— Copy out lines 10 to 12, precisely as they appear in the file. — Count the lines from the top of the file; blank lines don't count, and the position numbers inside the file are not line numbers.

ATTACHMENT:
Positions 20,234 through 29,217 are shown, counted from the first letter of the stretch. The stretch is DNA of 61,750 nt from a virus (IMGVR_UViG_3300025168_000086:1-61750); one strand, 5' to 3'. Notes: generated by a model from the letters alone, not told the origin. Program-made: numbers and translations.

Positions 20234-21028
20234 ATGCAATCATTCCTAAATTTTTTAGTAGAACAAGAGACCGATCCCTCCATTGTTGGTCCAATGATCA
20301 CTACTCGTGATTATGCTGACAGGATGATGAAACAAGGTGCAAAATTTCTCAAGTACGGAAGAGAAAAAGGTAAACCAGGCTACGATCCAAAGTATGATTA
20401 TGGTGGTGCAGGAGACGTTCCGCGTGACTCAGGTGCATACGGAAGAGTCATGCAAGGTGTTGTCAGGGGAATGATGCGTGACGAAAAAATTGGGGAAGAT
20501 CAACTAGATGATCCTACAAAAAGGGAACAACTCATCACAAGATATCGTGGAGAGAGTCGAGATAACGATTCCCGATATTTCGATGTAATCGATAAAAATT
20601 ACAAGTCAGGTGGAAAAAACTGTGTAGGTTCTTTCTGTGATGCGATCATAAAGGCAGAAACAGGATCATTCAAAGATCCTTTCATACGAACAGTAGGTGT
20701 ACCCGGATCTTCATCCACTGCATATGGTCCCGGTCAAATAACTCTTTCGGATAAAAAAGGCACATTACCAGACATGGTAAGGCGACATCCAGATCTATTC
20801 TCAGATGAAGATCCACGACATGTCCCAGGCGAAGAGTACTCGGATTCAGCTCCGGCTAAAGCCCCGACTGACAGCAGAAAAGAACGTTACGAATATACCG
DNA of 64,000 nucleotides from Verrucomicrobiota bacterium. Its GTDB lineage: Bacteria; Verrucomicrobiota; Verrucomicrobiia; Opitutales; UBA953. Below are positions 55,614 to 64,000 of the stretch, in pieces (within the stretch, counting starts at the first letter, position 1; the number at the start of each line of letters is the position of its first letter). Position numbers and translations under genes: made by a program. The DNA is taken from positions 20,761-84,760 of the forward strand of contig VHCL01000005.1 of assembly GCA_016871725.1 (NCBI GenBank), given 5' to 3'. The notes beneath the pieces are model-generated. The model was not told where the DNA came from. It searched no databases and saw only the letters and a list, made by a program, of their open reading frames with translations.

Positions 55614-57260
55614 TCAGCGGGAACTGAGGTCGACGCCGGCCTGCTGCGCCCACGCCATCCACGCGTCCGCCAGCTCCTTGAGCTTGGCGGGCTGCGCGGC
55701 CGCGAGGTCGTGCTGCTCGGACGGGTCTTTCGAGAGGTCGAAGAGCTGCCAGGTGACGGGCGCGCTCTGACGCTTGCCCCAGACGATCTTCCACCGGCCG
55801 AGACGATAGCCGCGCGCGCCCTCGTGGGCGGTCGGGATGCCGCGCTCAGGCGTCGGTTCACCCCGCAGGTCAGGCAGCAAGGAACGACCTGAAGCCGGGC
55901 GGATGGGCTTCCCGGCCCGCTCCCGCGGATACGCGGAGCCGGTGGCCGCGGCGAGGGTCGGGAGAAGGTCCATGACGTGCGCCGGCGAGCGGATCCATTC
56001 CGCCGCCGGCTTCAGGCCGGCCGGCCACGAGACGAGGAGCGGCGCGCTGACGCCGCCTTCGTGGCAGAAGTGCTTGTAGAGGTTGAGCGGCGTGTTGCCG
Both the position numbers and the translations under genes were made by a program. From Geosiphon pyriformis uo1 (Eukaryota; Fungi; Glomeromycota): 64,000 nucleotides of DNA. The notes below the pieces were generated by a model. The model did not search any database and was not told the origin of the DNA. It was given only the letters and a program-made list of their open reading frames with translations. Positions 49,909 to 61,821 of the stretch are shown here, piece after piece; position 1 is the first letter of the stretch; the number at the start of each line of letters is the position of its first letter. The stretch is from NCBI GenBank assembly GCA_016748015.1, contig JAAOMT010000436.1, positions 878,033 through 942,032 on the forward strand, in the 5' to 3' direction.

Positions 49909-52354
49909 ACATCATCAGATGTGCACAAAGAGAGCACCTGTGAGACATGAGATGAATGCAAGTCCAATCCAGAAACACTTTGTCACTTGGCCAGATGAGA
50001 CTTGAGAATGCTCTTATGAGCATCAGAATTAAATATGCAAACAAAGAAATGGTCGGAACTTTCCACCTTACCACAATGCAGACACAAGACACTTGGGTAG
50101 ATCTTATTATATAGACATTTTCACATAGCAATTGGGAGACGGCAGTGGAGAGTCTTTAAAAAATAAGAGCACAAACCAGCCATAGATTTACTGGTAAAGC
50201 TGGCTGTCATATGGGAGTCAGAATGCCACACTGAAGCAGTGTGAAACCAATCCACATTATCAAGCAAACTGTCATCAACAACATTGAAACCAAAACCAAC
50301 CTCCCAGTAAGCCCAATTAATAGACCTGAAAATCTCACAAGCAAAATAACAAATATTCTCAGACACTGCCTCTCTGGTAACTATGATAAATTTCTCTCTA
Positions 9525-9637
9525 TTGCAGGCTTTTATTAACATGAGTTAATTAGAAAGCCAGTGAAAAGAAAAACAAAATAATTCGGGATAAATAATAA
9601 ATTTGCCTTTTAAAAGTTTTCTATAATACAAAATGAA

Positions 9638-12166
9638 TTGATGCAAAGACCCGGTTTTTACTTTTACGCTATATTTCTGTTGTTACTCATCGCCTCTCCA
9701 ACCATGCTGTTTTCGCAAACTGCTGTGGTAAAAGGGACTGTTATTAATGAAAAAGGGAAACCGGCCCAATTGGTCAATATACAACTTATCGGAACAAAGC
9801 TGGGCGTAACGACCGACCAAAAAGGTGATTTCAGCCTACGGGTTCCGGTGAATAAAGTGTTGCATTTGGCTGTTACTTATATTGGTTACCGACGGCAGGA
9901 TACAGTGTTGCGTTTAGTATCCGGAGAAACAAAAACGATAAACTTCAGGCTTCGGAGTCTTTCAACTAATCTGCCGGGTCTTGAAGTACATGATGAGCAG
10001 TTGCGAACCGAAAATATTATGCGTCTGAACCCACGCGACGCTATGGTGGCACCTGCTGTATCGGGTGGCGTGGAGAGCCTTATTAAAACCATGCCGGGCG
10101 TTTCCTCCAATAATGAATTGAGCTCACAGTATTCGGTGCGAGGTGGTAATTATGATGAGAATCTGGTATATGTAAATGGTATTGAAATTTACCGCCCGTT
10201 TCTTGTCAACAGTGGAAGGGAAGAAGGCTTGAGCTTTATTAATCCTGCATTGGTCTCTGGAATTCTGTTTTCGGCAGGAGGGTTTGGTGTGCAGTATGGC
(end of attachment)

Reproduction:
DNA of 64,000 nucleotides from Verrucomicrobiota bacterium. Its GTDB lineage: Bacteria; Verrucomicrobiota; Verrucomicrobiia; Opitutales; UBA953. Below are positions 55,614 to 64,000 of the stretch, in pieces (within the stretch, counting starts at the first letter, position 1; the number at the start of each line of letters is the position of its first letter). Position numbers and translations under genes: made by a program. The DNA is taken from positions 20,761-84,760 of the forward strand of contig VHCL01000005.1 of assembly GCA_016871725.1 (NCBI GenBank), given 5' to 3'. The notes beneath the pieces are model-generated. The model was not told where the DNA came from. It searched no databases and saw only the letters and a list, made by a program, of their open reading frames with translations.

Positions 55614-57260
55614 TCAGCGGGAACTGAGGTCGACGCCGGCCTGCTGCGCCCACGCCATCCACGCGTCCGCCAGCTCCTTGAGCTTGGCGGGCTGCGCGGC